Discussion in 'Fire' started by MrFixIt, Sep 29, 2016.
Nice! Never thought to use a hacksaw blade! Just started perusing this thread....dangerous. Haha!
Dual-purpose ferro rod scraper. The non-toothed side has a nice burr. Got the idea from someone on this forum; unfortunately I cannot remember who to credit.
Gotta start your grill with a flint and steel and newspaper tinder bundle.
Did you find some sparky stones?
Looks like you did!
Not quite yet it’s been hard to get away. I have one other piece of flint that I’ve been trying to get some good edges out of.
I use my striker as a pressure flaker to dress the edges sometimes.
That’s a great tip I need to try that out! I need to go rock hunting. The most obvious place would be flint river, but I think you aren’t allowed to take flint from there.
I didn’t know you weren’t allowed to collect from there. I could see folks getting upset over grabbing several pounds but a few flakes...?
I think it was me! Lol. I recognized that pattern in the rock instantly. It's from flint ridge in central Ohio. I think I still have some left. I've given away most of it. I need to get back down there.
ferro rod and a big pile of fatwood shavings is my typical startup method. Never occurred to me to use flint and steel for some reason. will be giving that a try this weekend!
It’s pretty fun and you can use your grill for making more charcloth after your food is done
That’s word, but I bet you are right about one or two flakes.
Using a recently acquired F&S striker from @Iron Ram Forge. Works great.
Nice looking striker!
Is Mike Ameling still making fire steels? Anyone have contact info for him?
one strike...?!?!?!? what the heck man.
Awesome. I've gotta try this technique - only have ever tried charcloth held on the chert and striking with the steel. Impressive!
Getting the hang of this really made flint and steel a lot easier for me...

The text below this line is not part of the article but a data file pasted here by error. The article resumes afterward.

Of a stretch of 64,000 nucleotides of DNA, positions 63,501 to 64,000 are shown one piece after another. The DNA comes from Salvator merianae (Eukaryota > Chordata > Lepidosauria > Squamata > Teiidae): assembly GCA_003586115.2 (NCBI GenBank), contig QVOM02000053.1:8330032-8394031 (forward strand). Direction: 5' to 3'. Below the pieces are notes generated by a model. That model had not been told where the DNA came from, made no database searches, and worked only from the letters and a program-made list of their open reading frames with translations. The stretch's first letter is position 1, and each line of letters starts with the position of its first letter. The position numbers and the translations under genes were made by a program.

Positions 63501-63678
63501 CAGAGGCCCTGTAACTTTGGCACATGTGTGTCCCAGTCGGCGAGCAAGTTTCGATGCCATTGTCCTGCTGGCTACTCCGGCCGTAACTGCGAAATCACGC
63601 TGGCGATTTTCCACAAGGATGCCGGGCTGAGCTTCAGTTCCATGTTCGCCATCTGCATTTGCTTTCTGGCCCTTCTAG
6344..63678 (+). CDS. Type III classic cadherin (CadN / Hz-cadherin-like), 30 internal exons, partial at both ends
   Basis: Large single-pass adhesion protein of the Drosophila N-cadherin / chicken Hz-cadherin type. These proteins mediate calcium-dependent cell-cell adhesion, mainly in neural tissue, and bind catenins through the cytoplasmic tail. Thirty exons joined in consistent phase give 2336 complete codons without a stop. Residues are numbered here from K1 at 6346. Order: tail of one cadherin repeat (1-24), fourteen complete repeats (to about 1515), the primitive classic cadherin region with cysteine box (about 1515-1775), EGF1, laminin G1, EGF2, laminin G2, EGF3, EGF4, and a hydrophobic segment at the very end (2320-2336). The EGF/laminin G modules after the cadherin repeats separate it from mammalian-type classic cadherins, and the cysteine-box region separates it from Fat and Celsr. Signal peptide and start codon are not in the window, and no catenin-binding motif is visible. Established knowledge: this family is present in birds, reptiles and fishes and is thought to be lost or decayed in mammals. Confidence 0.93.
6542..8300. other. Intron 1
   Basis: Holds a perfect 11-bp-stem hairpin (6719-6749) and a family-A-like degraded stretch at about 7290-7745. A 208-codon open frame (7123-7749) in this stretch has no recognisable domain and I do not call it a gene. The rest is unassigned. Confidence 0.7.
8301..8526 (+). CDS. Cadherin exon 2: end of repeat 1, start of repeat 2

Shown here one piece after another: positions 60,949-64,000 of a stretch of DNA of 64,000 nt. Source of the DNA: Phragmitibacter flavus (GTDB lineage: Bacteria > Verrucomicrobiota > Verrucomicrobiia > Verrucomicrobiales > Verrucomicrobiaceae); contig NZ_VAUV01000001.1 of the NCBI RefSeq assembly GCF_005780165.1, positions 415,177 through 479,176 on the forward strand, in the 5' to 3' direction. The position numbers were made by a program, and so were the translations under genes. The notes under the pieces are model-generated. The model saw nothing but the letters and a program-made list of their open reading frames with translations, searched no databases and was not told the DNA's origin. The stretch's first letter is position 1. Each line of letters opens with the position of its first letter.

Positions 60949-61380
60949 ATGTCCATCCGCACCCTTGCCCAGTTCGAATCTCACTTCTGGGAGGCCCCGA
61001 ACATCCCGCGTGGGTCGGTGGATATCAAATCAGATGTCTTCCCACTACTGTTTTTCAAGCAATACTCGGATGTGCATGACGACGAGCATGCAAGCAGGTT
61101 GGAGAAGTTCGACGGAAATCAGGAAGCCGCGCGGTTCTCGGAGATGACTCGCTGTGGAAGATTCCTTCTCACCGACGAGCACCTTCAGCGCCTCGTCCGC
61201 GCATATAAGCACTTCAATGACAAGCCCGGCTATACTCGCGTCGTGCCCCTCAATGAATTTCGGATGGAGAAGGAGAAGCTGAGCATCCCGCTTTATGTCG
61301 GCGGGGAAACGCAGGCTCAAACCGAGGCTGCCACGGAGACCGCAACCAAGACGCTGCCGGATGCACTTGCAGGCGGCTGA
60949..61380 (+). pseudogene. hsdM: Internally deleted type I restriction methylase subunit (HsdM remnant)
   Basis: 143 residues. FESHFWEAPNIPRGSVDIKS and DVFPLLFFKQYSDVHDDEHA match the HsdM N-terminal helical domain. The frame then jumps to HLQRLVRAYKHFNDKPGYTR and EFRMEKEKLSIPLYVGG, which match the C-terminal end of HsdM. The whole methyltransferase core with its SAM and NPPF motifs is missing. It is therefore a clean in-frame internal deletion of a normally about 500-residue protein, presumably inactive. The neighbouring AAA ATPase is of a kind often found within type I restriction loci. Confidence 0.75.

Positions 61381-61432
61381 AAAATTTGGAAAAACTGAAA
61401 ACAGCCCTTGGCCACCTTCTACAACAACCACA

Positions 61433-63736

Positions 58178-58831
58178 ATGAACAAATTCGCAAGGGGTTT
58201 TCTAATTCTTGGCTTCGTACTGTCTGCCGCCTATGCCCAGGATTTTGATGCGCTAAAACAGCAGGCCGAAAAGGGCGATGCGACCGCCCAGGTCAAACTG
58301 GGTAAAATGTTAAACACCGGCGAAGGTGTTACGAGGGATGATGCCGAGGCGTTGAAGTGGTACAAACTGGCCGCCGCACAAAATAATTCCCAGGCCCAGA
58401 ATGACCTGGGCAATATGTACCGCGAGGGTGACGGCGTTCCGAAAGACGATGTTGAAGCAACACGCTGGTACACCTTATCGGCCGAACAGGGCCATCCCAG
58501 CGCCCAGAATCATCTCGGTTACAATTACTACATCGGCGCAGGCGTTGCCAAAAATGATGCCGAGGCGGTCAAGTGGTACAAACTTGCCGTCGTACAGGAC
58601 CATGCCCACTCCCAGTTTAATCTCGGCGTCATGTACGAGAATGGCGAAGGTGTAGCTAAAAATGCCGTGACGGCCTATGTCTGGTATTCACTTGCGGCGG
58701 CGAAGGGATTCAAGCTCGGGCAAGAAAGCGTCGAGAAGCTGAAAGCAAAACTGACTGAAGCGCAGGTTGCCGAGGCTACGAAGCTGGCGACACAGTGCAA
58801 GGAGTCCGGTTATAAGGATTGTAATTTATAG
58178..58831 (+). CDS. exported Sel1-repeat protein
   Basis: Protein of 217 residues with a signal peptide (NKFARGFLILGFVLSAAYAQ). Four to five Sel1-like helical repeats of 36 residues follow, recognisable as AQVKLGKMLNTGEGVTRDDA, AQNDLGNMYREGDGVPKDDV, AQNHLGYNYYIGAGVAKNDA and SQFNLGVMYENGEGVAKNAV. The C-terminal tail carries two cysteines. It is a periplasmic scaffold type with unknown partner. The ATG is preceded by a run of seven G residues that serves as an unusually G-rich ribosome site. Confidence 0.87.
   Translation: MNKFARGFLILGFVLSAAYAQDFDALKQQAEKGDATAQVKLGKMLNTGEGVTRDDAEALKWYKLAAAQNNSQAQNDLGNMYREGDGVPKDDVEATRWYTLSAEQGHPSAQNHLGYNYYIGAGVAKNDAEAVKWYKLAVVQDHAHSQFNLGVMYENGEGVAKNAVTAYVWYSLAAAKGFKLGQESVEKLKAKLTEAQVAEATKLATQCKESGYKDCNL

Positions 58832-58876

Awesome video! Good tips. Is your char material just any charred, punky wood, prepped the same as one would make charcloth?
You can definitely cook it in the tin just the same way you would char cloth. It can be easy to overchar it though, so I would recommend pulling it before the smoke/flames stop coming out of the hole. This is probably the best approach if you have damp punk wood to begin with, but I really like using another method that I learned from @Coryphene and others in this thread...
There is a lot to read through there, but so much great information.
The basic idea is that you can make char simply by getting the material to smolder in the open air and then extinguish it by either putting the lid on the tin, or improvising if you don't have one. This chars the outer surface of the punk but leaves more of the material un-burned, which results in longer and hotter burning embers when the sparks land.
You don't have to use an ember to start the process. Open flames work great, and let you dry out the punk ahead of time. Here are a few more showing making char without a tin..
Great, thank you. I will take a look at all of that! If charring in the container, you're saying pull it from the heat before the smoke/flames "stop" coming out of the hole? Think there was a typo there so making sure I understand correctly! Thanks!
Yes..thanks for catching that and asking. I fixed it. Most of the char cloth instruction I see recommends leaving it on until it stops smoking. I don't have a whole lot of experience with cloth, but I do think punk wood can be over-charred in the tin if left on the heat too long.
Excellent. Thanks much! Great info! I should ask - do you have a preferred wood to use, or any old punky stuff is about the same?
That's a pretty big topic on its own, but the number one thing to look for is punk that is kind of like a sponge that springs back when you squeeze it. You can see a good example of this at about 25 seconds into this video..
In the PNW, I tend to get the best stuff from deciduous trees like maples and alders, but our cedars make great punk wood too, so it's not hard rule.